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Whistleblower or Traitor: Edward Snowden, Daniel Ellsberg and the Power of Media Celebrity. Anthony Moretti , Ph.D. moretti@rmu.edu Robert Morris University, Moon Township, PA (USA) 2013 Moscow Readings Conference Moscow State University, Moscow, Russian Federation.

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whistleblower or traitor edward snowden daniel ellsberg and the power of media celebrity

Whistleblower or Traitor: Edward Snowden, Daniel Ellsberg and the Power of Media Celebrity

Anthony Moretti, Ph.D.

moretti@rmu.edu

Robert Morris University, Moon Township, PA (USA)

2013 Moscow Readings Conference

Moscow State University,

Moscow, Russian Federation

snowden and ellsberg
Snowden and Ellsberg
  • Polarizing figures – hero and villain (but to whom?)
  • Interested in publicizing a (perceived or real) government mistake
  • Endured the wrath of that government
  • Operated in a different media and political environment
daniel ellsberg
Daniel Ellsberg
  • RAND Corporation employee who photocopied and then handed over to multiple news agencies a 7,000-page assessment of the U.S. involvement in the Vietnam War
  • TIME magazine: Nearly a day went by before the networks and wire services took note [of the initial set of “Pentagon Papers” published by the New York Times]. The first White House reaction was to refrain from comment so as not to give the series any greater "exposure.“
  • Democrats: Publication underscored the “deception” taking place in Washington and affecting both parties
  • Republicans: How dare the New York Times make its own rules about what is national security
  • Media never offered a “label” for him
edward snowden
Edward Snowden
  • CIA contractor who sent thousands of documents to The Guardian and other newspapers about NSA surveillance of Americans, and foreign governments
  • Democratic and Republican politicians: traitor
  • Sharp criticism directed at journalists, especially Glenn Greenwald
  • Instant labeling of Snowden by media: whistleblower, source, leaker, implied traitor
40 years is a long time
40 Years Is a Long Time
  • Explaining the differences in the media and political environment
    • Corporate Ownership
      • More media owned by fewer groups
      • Cutting news staffs; shrinking news holes; declining emphasis on investigative reporting; the “homogenization” of news coverage; demanding ever-higher profits; and emphasizing people/celebrities as newsmakers
      • 1970s: Who Ellsberg is/what makes him tick irrelevant in a national conversation about serious reporting and analysis about serious issues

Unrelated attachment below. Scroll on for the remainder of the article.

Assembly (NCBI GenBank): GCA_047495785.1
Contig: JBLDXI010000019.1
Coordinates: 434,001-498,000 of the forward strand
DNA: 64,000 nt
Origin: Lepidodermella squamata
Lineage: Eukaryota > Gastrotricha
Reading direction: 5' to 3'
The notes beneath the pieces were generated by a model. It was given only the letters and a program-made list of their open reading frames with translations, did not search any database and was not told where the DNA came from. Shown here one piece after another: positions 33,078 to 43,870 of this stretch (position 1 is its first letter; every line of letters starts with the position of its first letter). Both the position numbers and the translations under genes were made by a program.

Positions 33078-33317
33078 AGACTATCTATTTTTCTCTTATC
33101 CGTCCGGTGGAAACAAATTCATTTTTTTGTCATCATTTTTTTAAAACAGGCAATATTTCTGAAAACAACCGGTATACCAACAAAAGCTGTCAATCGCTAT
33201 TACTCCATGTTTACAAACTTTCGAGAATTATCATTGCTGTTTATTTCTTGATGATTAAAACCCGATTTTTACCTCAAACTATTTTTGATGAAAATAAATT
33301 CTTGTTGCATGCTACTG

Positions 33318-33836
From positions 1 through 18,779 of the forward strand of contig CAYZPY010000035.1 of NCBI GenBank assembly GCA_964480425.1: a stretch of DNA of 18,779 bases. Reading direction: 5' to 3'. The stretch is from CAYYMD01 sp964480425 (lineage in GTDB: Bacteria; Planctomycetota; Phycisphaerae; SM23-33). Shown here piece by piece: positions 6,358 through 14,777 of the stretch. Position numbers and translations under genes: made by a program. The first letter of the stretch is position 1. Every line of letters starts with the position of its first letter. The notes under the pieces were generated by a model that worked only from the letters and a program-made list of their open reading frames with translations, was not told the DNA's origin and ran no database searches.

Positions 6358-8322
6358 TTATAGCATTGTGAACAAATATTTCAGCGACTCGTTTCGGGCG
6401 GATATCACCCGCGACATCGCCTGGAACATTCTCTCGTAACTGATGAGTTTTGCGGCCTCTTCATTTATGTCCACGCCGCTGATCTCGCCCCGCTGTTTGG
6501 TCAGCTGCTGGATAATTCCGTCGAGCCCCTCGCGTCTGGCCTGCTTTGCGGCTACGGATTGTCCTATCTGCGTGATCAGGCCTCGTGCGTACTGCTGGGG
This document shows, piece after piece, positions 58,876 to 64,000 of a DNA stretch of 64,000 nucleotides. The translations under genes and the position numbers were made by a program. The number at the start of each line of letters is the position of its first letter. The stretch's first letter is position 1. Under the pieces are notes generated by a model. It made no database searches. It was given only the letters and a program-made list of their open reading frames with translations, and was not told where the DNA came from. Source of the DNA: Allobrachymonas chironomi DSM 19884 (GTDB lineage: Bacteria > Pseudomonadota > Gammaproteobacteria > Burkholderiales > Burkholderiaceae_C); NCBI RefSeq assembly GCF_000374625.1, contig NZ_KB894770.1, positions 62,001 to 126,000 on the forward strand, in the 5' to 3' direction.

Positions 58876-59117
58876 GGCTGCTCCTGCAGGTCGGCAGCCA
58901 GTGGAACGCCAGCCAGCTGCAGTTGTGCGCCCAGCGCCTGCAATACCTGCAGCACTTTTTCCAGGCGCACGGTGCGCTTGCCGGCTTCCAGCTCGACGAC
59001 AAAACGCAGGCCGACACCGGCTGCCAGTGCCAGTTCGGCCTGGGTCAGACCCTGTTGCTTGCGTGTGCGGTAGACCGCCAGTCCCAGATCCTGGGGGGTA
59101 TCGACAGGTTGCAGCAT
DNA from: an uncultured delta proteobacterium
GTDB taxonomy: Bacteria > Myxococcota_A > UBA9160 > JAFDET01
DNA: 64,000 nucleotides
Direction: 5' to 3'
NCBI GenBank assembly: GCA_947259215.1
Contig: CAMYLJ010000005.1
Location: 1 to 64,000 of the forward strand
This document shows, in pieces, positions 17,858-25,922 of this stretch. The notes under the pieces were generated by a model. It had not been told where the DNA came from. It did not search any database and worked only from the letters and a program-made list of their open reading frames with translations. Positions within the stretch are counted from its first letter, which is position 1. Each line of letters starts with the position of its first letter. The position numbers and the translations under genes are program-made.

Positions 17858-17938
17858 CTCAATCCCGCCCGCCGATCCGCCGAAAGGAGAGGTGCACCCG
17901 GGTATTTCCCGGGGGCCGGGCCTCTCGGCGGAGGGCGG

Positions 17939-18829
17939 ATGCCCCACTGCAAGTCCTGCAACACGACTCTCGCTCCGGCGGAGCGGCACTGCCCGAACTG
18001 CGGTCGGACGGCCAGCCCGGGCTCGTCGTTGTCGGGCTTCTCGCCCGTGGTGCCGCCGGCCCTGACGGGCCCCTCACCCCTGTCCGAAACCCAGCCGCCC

• 2010s: A kind-of pop psychology about why Snowden did what he did; how social media reacted to it; drama about deportation/extradition
40 years is a long time1
40 Years Is a Long Time
  • Explaining the differences in the media and political environment
    • Technology
      • Fenton: “Speeding it up and spreading it thin”
      • Opinion seeping into news coverage
      • Boczkowski: “A journalist spends more time learning about other media than ever before, and this information increasingly influences editorial judgments
      • Carr: an emerging Fifth Estate of leakers, activists and bloggers
      • Mainstream media losing their prestige, audiences
      • 1970s: What is happening here answered by fewer media, reaching larger audiences and journalism standards clear and enforced
      • 2010s: What is happening here answered by MSM, social media, opinion programs; focus on the individual becomes easy
40 years is a long time2
40 Years Is a Long Time
  • Explaining the differences in the media and political environment
    • Changing and weakened government policies
      • FCC and its “public interest” raison d’ etre
      • Ownership of newspaper/broadcast entity and audience reach
      • Shaffer and Jordan: “Members of Congress have sponsored legislation aimed at severely limiting – and even stripping – FCC regulators of their power to review acquisitions”
      • Supreme Court ruled in favor of New York Times in 1971
so what
So What?
  • Should media reporting and analysis be on the actors and their motivations, or their actions?
  • If fewer voices are involved in conversation, then which sources enter media discourse?
  • If a journalist injects himself/herself into an issue, then what industry standards has he/she violated? And who is defining those standards?
  • In a deregulation modus operandi for government, should we be surprised that lax policies exist in media?
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